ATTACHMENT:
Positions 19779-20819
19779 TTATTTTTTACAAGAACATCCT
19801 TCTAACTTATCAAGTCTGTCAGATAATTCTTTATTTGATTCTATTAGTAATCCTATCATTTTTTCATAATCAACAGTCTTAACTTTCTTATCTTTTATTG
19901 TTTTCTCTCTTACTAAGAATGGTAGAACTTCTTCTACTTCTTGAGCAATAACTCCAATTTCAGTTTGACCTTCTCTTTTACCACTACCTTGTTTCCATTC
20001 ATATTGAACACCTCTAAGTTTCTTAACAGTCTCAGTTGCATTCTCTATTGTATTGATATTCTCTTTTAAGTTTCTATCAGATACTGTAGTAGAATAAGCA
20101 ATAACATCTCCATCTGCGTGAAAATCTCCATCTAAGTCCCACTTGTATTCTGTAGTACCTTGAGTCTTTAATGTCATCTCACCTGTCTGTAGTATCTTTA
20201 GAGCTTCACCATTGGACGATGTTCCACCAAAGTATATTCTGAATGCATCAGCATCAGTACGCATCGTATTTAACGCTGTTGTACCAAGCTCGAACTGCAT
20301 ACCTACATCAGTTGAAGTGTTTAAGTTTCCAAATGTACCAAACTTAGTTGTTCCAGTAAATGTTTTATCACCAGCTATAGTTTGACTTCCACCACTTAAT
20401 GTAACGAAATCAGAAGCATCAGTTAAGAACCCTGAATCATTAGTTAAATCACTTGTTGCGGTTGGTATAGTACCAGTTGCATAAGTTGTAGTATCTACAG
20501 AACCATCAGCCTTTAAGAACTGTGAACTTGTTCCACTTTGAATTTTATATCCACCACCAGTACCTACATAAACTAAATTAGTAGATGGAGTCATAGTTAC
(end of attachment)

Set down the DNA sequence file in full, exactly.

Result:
Positions 19779-20819
19779 TTATTTTTTACAAGAACATCCT
19801 TCTAACTTATCAAGTCTGTCAGATAATTCTTTATTTGATTCTATTAGTAATCCTATCATTTTTTCATAATCAACAGTCTTAACTTTCTTATCTTTTATTG
19901 TTTTCTCTCTTACTAAGAATGGTAGAACTTCTTCTACTTCTTGAGCAATAACTCCAATTTCAGTTTGACCTTCTCTTTTACCACTACCTTGTTTCCATTC
20001 ATATTGAACACCTCTAAGTTTCTTAACAGTCTCAGTTGCATTCTCTATTGTATTGATATTCTCTTTTAAGTTTCTATCAGATACTGTAGTAGAATAAGCA
20101 ATAACATCTCCATCTGCGTGAAAATCTCCATCTAAGTCCCACTTGTATTCTGTAGTACCTTGAGTCTTTAATGTCATCTCACCTGTCTGTAGTATCTTTA
20201 GAGCTTCACCATTGGACGATGTTCCACCAAAGTATATTCTGAATGCATCAGCATCAGTACGCATCGTATTTAACGCTGTTGTACCAAGCTCGAACTGCAT
20301 ACCTACATCAGTTGAAGTGTTTAAGTTTCCAAATGTACCAAACTTAGTTGTTCCAGTAAATGTTTTATCACCAGCTATAGTTTGACTTCCACCACTTAAT
20401 GTAACGAAATCAGAAGCATCAGTTAAGAACCCTGAATCATTAGTTAAATCACTTGTTGCGGTTGGTATAGTACCAGTTGCATAAGTTGTAGTATCTACAG
20501 AACCATCAGCCTTTAAGAACTGTGAACTTGTTCCACTTTGAATTTTATATCCACCACCAGTACCTACATAAACTAAATTAGTAGATGGAGTCATAGTTAC